The names Kautilya and Chanakya, representing the same personage, are an integral part of history from the period when Mauryan Emperor Chandragupta reigned over India. Kautilya is well known as the author of the seminal Indian treatise on politics, administration, diplomacy and war called Arthashastra. But it is the vast collection of aphoristic sayings in Sanskrit attributed to Chanakya, and therefore called Chanakya Niti, that have remained relevant and memorable over the centuries.
What is that wisdom which has enabled Chanakya’s verses of observation and advice to keep the place of honour in the oral tradition of India even as these have been lauded across the world in various translations?
Chanakya lures us in with one of his introductory verses:
With perusal of these precepts,
the best of men will understand
the famous teachings on true duty,
on good and bad, on what to do or not.
Read on for 7 nuggets of worldly wisdom from Chanakya Niti–
- Chanakya warns against errors of judgement in choosing that which offers immediate succour over learning and values that may carry one through life and beyond.
One who discards the permanent,
and pursues just the transient—
the first values are by him destroyed,
the second perish in any case.
- The wise one who rose above his poverty and physical appearance to make himself indispensible to the ruler reminds us to see value in all things.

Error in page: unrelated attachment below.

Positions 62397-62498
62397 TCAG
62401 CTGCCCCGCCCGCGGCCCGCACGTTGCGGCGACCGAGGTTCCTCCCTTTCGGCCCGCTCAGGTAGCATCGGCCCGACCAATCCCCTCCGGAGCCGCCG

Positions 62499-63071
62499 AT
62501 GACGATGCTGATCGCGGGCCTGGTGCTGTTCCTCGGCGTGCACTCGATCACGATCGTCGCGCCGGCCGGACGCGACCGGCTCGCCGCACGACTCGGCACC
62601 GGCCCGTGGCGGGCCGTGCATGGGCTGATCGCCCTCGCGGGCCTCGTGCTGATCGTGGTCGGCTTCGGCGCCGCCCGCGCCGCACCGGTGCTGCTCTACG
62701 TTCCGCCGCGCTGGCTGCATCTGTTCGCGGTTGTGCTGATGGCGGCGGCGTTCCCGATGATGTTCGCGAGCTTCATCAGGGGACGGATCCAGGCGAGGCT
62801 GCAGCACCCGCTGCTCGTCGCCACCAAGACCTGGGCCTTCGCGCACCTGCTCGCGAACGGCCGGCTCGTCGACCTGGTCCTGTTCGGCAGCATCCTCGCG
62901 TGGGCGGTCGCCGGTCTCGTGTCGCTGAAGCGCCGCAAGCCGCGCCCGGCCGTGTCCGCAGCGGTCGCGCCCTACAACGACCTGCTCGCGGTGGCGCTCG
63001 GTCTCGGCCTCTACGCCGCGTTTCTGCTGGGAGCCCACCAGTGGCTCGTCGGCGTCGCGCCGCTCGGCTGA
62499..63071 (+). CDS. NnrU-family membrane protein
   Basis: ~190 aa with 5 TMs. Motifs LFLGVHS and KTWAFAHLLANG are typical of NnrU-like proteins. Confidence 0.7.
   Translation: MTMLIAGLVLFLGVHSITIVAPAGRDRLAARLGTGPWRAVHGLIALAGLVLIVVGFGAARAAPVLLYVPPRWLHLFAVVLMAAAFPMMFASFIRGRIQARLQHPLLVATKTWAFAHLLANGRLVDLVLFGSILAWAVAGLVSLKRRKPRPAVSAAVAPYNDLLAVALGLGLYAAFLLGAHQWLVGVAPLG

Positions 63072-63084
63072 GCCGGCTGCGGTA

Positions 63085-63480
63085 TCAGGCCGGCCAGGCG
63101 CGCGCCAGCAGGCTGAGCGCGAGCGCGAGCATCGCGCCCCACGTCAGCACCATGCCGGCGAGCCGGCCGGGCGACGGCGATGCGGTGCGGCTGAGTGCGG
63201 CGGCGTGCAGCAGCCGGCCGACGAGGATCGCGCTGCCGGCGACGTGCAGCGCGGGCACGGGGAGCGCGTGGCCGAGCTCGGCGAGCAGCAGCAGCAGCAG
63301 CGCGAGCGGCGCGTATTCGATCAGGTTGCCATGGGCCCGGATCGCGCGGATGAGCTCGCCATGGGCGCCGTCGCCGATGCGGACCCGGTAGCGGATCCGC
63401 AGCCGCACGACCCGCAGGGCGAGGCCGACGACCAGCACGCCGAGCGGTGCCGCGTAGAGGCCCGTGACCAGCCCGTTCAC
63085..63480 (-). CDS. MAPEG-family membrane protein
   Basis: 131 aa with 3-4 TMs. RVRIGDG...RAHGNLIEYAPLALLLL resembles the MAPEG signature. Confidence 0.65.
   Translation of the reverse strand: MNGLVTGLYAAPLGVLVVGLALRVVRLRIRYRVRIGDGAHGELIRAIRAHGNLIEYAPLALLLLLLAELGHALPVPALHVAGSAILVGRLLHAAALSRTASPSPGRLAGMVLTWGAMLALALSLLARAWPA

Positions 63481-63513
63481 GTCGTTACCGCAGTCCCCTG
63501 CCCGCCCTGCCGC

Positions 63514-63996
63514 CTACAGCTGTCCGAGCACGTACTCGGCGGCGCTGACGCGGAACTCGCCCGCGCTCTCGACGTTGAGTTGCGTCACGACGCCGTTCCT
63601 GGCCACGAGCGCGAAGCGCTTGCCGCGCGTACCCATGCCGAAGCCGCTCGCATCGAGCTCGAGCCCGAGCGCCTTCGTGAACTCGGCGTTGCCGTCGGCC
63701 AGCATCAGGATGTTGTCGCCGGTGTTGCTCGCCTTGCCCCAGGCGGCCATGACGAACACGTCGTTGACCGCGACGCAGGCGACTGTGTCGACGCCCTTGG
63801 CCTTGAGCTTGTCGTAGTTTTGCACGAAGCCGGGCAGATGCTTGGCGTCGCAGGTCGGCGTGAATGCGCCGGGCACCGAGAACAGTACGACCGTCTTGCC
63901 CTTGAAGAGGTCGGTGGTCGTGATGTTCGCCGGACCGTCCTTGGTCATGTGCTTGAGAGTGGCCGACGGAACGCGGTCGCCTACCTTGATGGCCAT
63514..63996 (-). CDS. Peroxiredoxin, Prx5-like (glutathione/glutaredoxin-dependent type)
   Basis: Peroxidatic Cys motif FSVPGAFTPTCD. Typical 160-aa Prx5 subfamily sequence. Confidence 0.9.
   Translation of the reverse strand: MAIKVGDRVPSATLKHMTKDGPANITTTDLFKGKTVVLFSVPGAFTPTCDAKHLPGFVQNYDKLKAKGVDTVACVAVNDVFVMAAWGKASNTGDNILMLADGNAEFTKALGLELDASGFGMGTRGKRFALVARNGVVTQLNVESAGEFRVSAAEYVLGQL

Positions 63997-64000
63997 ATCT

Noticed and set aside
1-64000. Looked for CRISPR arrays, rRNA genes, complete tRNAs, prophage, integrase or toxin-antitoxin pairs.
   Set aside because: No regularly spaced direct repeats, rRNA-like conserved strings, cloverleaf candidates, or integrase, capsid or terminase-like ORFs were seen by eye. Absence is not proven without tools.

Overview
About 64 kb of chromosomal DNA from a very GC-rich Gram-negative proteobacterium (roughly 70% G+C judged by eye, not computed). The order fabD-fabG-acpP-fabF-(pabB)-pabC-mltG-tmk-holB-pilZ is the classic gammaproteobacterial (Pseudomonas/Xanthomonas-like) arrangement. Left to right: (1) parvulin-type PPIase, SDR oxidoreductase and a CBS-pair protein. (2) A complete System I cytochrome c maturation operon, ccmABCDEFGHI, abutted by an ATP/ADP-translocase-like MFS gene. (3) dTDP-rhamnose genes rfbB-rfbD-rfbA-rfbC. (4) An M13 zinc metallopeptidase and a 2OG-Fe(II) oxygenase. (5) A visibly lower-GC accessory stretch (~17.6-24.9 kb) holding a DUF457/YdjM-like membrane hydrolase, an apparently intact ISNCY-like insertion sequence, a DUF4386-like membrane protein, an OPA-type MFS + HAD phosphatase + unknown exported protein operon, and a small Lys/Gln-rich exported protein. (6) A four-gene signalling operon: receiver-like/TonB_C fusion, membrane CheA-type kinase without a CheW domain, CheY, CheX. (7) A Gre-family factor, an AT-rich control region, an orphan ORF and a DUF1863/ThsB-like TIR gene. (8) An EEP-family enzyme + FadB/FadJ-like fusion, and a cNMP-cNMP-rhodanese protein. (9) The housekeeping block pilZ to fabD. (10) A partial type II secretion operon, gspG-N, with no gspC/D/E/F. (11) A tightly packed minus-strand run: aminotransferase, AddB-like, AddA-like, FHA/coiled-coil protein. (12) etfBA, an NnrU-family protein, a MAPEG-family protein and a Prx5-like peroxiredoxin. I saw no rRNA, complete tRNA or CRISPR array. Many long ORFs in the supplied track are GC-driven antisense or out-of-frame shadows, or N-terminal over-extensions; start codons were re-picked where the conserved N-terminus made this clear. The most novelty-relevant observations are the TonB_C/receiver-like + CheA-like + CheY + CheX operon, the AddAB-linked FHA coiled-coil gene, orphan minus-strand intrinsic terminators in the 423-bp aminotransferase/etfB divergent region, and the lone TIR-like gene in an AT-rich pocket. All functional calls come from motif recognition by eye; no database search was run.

Nectar seek, even from poison,
gold even from excrement,
knowledge even from one base,
and the girl that is a gem, even from a family low.
- Experienced in the ways of the world, Chanakya exhorts man to speak in a measured way and reveal only what is necessary and conceal that which is yet incomplete.
Some work considered in the mind,
when speaking do not public make,
just think about it privately,
till it is indeed accomplished.
- Befriending one who has revealed his base nature can lead man down the road of misery. Being a keen observer of virtue, Chanakya reiterates the importance of keeping good company.
Wicked, and badly behaved,
he lives ill, casts evil looks—
one who makes of such a person
a friend will soon get destroyed.
- Pouring his enlightened self into a verse that is as simple as it is deep, Chanakya shares a core fact of existence in a way that equalizes all distinction.
Which family is free of faults,
which person has not suffered disease,
who has not faced adversity,
whose happiness is permanent?
- Mature and learned as he was, the great teacher Chanakya shares a lesson in moderation.
For beauty great was Sita seized,
Ravana slain for too much pride,
for giving too much was Bali bound—
as such, always, excess avoid.
- In an unforgettable verse that showcases him as the shrewd master of politics, Chanakya hints at the perils of walking the straight line in a crooked world.
Too upright, straight, one should not be,
go to the forest and there see:
straight trees cut down repeatedly,
while standing stays the crooked tree.
It is perhaps his ability to dig into the depth of human nature and tease out the knotted truths of human behaviour that has kept Chanakya alive for Modern India to engage with.
Haksar writes, ‘Overall, it is both their meaning and their style that has made the Chanakya verses so memorable for so long.’
Translated from the original Sanskrit by A.N.D. Haksar, read Chanakya Niti for more wisdom!